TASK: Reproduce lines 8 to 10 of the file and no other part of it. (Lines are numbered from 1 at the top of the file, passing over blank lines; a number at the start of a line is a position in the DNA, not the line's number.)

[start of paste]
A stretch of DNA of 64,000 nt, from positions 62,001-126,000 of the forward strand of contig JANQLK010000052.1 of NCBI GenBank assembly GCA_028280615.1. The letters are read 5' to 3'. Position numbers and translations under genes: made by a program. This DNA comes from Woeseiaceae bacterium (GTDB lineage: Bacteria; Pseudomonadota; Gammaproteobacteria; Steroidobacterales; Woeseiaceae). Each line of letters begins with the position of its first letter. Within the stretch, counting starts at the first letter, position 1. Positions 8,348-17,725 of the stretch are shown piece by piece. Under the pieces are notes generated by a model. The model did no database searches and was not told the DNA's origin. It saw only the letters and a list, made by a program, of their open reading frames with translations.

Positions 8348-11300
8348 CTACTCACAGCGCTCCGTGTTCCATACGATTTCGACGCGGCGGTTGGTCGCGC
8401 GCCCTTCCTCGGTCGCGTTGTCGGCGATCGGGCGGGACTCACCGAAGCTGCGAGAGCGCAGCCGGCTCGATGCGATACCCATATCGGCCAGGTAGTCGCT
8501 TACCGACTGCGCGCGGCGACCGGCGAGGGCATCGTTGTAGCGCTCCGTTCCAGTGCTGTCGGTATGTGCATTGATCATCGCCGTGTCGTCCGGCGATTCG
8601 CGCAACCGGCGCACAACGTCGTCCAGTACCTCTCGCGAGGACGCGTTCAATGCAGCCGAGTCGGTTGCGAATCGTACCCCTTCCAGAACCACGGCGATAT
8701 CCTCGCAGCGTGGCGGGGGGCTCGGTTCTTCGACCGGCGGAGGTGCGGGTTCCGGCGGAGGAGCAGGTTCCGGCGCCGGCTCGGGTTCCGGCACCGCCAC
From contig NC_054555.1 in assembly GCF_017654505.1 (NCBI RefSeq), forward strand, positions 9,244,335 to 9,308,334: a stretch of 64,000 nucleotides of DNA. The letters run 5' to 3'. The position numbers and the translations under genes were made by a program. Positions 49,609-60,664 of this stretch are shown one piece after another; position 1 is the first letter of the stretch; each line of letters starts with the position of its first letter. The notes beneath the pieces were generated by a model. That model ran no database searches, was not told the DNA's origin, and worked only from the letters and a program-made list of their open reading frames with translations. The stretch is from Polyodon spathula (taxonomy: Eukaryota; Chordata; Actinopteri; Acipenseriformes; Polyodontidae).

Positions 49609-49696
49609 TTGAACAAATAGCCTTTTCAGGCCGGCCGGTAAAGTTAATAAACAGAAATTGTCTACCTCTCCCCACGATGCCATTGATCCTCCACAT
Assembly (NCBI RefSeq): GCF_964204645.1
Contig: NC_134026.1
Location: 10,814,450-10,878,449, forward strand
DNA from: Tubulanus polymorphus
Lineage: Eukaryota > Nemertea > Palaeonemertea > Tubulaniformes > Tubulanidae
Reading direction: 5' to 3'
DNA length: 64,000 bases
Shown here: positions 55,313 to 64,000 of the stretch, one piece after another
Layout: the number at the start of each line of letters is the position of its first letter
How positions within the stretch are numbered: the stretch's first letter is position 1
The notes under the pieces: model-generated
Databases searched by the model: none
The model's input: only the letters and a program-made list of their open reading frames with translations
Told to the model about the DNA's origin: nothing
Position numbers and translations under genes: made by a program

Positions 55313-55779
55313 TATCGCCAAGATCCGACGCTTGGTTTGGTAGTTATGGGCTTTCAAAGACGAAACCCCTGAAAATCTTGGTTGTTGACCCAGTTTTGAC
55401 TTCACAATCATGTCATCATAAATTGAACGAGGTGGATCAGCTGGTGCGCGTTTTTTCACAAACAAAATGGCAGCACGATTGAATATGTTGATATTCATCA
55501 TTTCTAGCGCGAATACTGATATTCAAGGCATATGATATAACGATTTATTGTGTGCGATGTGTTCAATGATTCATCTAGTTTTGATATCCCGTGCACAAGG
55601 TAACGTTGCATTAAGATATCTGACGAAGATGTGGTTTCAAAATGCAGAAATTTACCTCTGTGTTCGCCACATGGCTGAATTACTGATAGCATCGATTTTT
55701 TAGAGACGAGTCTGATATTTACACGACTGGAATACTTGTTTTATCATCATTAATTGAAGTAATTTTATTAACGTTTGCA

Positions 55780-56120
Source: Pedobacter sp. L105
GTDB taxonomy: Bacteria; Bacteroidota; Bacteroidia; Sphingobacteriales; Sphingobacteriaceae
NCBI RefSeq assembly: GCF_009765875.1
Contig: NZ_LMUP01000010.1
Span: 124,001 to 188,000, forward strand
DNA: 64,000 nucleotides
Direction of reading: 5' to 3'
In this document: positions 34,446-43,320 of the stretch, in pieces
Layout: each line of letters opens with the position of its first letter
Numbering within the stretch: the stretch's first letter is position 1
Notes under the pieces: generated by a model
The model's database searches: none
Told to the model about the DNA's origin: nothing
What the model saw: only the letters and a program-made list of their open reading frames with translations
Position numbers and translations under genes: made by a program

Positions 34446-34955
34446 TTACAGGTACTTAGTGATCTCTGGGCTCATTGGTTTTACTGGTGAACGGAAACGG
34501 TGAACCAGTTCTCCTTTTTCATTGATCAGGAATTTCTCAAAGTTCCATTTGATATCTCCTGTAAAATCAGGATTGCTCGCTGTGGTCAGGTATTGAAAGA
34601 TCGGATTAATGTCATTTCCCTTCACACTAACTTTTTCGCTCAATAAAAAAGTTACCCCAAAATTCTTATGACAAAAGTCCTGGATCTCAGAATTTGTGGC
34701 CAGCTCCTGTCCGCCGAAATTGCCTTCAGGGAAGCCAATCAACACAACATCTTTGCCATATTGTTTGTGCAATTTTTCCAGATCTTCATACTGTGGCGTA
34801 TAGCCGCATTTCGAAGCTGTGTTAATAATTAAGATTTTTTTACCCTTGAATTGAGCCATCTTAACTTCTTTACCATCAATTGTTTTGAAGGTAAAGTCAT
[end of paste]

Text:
From contig NC_054555.1 in assembly GCF_017654505.1 (NCBI RefSeq), forward strand, positions 9,244,335 to 9,308,334: a stretch of 64,000 nucleotides of DNA. The letters run 5' to 3'. The position numbers and the translations under genes were made by a program. Positions 49,609-60,664 of this stretch are shown one piece after another; position 1 is the first letter of the stretch; each line of letters starts with the position of its first letter. The notes beneath the pieces were generated by a model. That model ran no database searches, was not told the DNA's origin, and worked only from the letters and a program-made list of their open reading frames with translations. The stretch is from Polyodon spathula (taxonomy: Eukaryota; Chordata; Actinopteri; Acipenseriformes; Polyodontidae).

Positions 49609-49696
49609 TTGAACAAATAGCCTTTTCAGGCCGGCCGGTAAAGTTAATAAACAGAAATTGTCTACCTCTCCCCACGATGCCATTGATCCTCCACAT